This morning, however, it was a green tea day. Specifically sencha (a long-leaf Japanese green tea) and hibiscus. You've probably had hibiscus, though you don't know it. If you've ever had an herbal tea that turned really, really red, that was hibiscus at work, my friend. Mexicans make a cold drink from it called jamaica, pronounced ha-ma-i-ka, because it arrived in Mexico from Jamaica. In Egypt, a similar drink called karkaday (كركادي, I think; it's colloquial, so not in my MSA [Modern Standard Arabic] dictionaries) is used to celebrate weddings, and is served both hot and cold. Although I like it cold, I prefer my hibiscus infusions hot, and cut with another tea; it is strong, strong stuff. I had it this morning for one pressing reason: I'm coming down with a cold. Tea with milk, even nondairy milk, feels too thick for a throat with postnasal drip. Hibiscus tea is rich in vitamin C, can stand up to enough honey to make it soothing to the throat, and just makes you feel better, ya know?
After I make my tea, I sit around, check my email, read my blogs, check my Livejournal friends' page, and watch a news cycle on New York 1. New York 1, if you are unfortunate enough not to live in the five boroughs, is a 24 hour local news station, with a liberal bias, a quick news cycle, and smart anchors and reporters. Also, they occasionally read you the newspaper. And they have a section called "The World Beyond New York," which I think puts the rest of the world in its place, bitches. Around 10:30, I start getting hungry.
Some mornings, it's a cornflakes moment. Cornflakes are amazing. At a moment of particular emotional stress, a bowl of cornflakes with almond milk has made me burst into tears. But sometimes it's a leftovers morning--I want something hot, spicy, and cold-from-the-fridge-with-a-spoon. Sometimes I have gluten bagels (with garlic and salt and poppy seeds and everything else in the universe) in the freezer, and I have one with scallion cream cheese.
This morning was a polenta morning. Hot cereals have never been my thing. I was never an oatmeal fan. Bob's Red Mill gluten-free hot cereal is OK. But polenta is amazing, any time of day but, surprisingly, for breakfast especially. Polenta is Italian grits, if you don't know, cornmeal porridge. You've probably seen it in little squares, after it has been left to set up; I like it better immediately after cooking, when it is still a soft, smooth texture. Polenta takes about 45 minutes to an hour to cook the regular way. However, I've been lucky enough to find a brand of quick-cooking polenta that is really good, which means I can make it for breakfast. It is rich in a way oatmeal could never be, and carries other flavors remarkably well.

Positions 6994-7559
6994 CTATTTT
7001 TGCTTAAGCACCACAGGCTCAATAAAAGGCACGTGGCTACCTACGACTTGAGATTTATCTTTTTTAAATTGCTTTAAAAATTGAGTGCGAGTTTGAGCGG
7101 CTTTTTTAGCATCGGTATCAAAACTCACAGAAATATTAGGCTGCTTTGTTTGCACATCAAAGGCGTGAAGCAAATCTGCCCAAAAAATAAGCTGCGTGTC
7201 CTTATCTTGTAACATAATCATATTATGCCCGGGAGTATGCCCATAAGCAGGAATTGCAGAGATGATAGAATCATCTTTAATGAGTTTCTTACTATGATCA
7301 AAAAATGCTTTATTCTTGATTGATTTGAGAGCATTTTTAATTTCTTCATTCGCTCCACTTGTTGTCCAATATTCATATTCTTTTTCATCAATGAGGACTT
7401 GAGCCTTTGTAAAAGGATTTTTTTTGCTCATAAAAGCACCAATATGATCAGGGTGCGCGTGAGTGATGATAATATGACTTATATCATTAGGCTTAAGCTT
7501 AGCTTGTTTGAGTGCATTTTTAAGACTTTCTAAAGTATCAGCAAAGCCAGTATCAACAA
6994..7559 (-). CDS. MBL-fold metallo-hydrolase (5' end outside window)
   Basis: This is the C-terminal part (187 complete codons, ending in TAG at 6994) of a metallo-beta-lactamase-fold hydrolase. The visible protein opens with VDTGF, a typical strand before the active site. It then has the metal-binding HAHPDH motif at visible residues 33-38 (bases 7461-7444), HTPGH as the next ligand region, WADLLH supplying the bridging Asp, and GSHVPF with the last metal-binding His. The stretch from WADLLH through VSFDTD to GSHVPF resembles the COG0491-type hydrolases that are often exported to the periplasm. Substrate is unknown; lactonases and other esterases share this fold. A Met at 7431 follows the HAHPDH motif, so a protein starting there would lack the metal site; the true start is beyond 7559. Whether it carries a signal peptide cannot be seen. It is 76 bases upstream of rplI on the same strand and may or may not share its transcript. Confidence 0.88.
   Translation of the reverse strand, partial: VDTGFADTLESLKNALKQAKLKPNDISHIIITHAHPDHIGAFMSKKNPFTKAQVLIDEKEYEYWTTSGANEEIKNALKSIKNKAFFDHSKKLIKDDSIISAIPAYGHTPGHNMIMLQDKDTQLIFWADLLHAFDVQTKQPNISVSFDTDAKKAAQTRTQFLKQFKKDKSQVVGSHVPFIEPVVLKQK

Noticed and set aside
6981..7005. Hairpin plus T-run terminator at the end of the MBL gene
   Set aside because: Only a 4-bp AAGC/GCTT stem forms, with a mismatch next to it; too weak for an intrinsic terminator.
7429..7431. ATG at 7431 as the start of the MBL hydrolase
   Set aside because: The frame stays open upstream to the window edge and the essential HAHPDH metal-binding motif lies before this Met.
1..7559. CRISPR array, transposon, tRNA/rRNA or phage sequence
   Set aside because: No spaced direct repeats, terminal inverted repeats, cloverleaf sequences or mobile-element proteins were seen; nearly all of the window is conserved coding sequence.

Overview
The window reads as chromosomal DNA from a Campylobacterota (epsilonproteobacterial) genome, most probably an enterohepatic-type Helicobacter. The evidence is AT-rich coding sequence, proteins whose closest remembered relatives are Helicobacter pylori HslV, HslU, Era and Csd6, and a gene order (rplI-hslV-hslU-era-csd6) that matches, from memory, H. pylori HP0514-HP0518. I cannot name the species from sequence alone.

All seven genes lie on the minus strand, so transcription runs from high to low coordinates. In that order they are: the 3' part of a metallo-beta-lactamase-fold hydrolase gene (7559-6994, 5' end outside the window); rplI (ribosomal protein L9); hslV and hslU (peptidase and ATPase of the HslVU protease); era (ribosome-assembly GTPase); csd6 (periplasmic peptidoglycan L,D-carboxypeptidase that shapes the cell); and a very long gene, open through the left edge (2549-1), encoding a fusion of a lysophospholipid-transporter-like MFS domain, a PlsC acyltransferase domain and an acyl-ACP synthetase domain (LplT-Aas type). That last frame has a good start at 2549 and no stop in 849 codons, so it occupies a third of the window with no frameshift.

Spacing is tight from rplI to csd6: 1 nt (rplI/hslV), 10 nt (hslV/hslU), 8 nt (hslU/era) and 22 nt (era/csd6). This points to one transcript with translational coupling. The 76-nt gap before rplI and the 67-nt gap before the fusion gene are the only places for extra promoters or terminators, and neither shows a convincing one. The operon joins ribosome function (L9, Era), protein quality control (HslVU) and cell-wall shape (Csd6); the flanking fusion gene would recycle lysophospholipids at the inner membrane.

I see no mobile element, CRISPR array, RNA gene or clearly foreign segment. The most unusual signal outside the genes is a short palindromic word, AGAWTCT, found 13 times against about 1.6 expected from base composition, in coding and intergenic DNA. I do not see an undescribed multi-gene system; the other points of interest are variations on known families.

Below is my breakfast polenta recipe. It goes well with masala chai or, really, anything. I use De La Estancia polenta from Argentina, but any quick-cooking/instant polenta would do. Probably instant grits would be OK, too.
1/2 cup water
1/2 cup milk (I use almond milk; you could use soy, cow, or any nut milk, or a mix)
polenta, as dictated by the directions on your package (1/3 cup of De La Estancia)
1/4 tsp ground cinnamon
1/4 tsp ground cardamom
2 tsp sugar
maple sugar to taste
Bring water and milk to a boil in small pan. Just before boiling, add cinnamon, cardamom, and sugar. Add polenta in a small stream, whisking constantly. Cook until it becomes thick and the bubbles splatter slightly. Serve immediately, with maple syrup on top.
*Want to serve conventional polenta without standing over the stove for freakin' ever? Make polenta in a slow cooker. 3 cups water to 1 cup regular stone-ground cornmeal, and a pinch of salt. Cooks for 3-4 hours on high, and could probably go overnight on low. Breakfast polenta would make a great dish for a holiday morning, or a brunch.